Local authorities face many practical difficulties in enforcing compulsory education. One is finding ways of checking that each child who is entitled to an education is enrolled at a school. The acute shortage and confusion over data collection, and the maintenance of records, makes cross-checking near impossible. Kiribati faces the juxtaposed difficulties of overcrowding, rapid urbanisation on Tarawa, with extreme remoteness and isolation on the outer atolls that are scattered across the Pacific Ocean. The lack of financial and human resources increases the difficulty of providing basic services. In urban areas the rate of birth registration, the right of every child, is 60 per cent while in rural areas registration rates fall to 40 per cent.

At the crux of all these dilemmas, complexities and intricacies lies the simple fact that in Kiribati, though it is ‘modernising’ with cars, DVD players, computers and solar panels popping up everywhere, two important public debates are yet to be had. The debates over state interference/intervention in the home and family affairs, and cultural relativism and human rights have not been front and centre issues. Sometimes the question is implied, sometimes discussions occur on the peripheries, but there is no broad social dialogue for all to comment on. In a society where conflict is generally avoided, these are debates which must be had in order to provide a mandate for action and secure change.

There are issues of exploitation and abuse such as child pornography, compounded by technology with which Kiribati is presently struggling to come to terms.

Also there are issues common to every culture: abuse of the voiceless, disempowerment of the disadvantaged and avoidance of the central issue by politicians. This year two of our rightly culture-proud Pacific neighbours, Kiribati and Samoa, appeared before the United Nations Committee on the Rights of the Child. In January 2007 the Marshall Islands will be reporting.

These are interesting times across the Pacific where there are over 2 million children under 18. Increased tourism or, in the case of the Solomon Islands, a rapid increase in the expatriate community are helping fuel the commercial sexual exploitation of children. The underlying notion of children as property needs to be confronted. Family violence, a social scourge throughout our globe, is emerging as an issue that sparks the social conscience in Pacific Island countries. Fiji has recently established a Family Court and in Kiribati the Police Service’s Family Affairs and Sexual Offences Unit has been expanded from one serving officer to seven. Pacific governments are actively engaged in addressing violence in the home, but more needs to be done, in particular, to protect and assist children. It also needs to be done faster. This is one area where Pacific time just won’t cut it.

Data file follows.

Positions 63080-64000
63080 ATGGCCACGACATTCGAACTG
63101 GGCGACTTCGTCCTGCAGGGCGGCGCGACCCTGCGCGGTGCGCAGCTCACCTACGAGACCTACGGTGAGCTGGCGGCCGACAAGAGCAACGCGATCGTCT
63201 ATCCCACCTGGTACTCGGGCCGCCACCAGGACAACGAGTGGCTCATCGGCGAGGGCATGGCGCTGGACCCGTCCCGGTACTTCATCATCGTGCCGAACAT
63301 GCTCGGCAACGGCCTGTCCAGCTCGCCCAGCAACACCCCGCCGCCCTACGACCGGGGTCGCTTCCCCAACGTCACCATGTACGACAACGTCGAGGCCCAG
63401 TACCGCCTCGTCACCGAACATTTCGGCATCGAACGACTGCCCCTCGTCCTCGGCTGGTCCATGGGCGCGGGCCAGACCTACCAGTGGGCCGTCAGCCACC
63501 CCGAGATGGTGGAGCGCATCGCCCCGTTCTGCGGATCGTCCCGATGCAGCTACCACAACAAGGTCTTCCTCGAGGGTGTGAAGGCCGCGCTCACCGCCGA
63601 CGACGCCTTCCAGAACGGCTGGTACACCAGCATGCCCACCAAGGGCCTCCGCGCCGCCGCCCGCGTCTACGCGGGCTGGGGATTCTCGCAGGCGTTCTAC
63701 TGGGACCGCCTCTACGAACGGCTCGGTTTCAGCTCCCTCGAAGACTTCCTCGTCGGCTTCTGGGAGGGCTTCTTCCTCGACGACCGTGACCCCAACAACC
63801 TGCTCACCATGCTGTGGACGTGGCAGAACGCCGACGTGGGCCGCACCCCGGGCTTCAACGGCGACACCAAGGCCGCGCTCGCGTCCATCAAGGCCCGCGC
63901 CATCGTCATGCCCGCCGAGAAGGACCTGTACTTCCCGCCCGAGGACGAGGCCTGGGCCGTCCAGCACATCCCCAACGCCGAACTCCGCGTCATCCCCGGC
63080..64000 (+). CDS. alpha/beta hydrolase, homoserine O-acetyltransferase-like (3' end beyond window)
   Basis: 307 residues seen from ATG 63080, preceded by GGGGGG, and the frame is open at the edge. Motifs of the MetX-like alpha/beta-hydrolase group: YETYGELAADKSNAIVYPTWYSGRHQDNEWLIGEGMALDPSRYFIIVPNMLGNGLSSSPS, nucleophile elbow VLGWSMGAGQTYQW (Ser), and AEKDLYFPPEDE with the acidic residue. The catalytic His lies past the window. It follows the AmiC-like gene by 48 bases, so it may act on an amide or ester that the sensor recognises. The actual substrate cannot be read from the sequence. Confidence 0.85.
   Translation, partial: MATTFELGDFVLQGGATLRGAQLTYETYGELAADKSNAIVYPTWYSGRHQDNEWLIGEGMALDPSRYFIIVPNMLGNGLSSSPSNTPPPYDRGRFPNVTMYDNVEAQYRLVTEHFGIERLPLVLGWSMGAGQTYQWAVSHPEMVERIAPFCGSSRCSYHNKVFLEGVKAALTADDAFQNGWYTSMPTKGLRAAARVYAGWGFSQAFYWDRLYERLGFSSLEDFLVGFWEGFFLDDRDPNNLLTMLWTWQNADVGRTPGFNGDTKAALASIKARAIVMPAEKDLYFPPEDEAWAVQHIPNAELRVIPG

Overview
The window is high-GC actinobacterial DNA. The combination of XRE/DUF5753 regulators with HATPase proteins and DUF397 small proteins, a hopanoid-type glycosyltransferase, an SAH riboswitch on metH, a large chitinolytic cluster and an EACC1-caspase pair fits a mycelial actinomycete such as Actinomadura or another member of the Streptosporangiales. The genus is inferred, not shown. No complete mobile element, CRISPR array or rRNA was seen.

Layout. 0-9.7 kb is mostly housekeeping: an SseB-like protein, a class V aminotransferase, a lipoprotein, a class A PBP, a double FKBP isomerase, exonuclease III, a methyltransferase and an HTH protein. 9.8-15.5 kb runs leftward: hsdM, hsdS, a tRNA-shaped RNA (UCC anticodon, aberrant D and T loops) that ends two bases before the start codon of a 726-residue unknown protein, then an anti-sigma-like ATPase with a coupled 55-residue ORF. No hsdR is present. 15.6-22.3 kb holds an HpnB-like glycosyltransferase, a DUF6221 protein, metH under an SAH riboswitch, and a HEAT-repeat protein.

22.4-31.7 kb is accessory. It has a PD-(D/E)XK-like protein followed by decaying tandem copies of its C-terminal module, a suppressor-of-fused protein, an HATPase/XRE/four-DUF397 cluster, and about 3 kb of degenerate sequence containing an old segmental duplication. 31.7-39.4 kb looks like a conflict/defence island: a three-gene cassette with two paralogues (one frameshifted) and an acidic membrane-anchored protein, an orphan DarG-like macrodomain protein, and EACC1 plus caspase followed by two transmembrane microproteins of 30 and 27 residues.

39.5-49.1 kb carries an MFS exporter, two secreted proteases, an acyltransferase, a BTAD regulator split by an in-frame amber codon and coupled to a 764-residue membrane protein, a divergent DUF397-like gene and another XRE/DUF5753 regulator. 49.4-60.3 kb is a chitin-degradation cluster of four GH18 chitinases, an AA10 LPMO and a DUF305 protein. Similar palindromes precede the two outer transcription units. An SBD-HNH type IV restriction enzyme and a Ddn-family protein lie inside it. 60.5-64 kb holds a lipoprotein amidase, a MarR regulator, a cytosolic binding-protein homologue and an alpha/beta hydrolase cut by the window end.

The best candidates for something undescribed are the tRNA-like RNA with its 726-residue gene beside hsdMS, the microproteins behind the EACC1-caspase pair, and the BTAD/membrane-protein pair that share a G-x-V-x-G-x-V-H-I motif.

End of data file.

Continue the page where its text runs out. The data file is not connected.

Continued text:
Despite all the dire predictions the 11-month-old girl lived. Others, however, have not been so lucky. The children’s ward at Tungaru Central Hospital faces the problem of parents refusing lifesaving treatment each and every week. As yet no parent has been charged with manslaughter for refusing lifesaving medical treatment for their child. Recently, however, the Office of the Attorney General and Hospital Services investigated steps to address the issue. Poor enforcement and lack of understanding over the rights of the child are neither problems faced only by Kiribati nor the result of purely cultural conflicts, but are challenges faced everywhere that must be repeatedly overcome.

The government, along with the wonderful people working to ensure children’s rights in Kiribati, will eventually correct these misunderstandings. How many children must pay the price between now and then? Advocating rights of the child is easy. No-one wants to see children suffer so instead of simply advocating and ratifying the Convention on the Rights of the Child — the most ratified international human rights document in the world and the only UN human rights convention signed by all Pacific nations — let’s secure change. Why is it that, in the end, rights are viewed as a usurpation of authority? Empowerment of children should not be viewed as the disempowerment of adults. Empowering children should not be feared; it should be seen as the best investment we can possibly make in our collective future.

SARAH BASSIUONI is an advocate for children's rights in Kiribati.

© 2006 Sarah Bassiuoni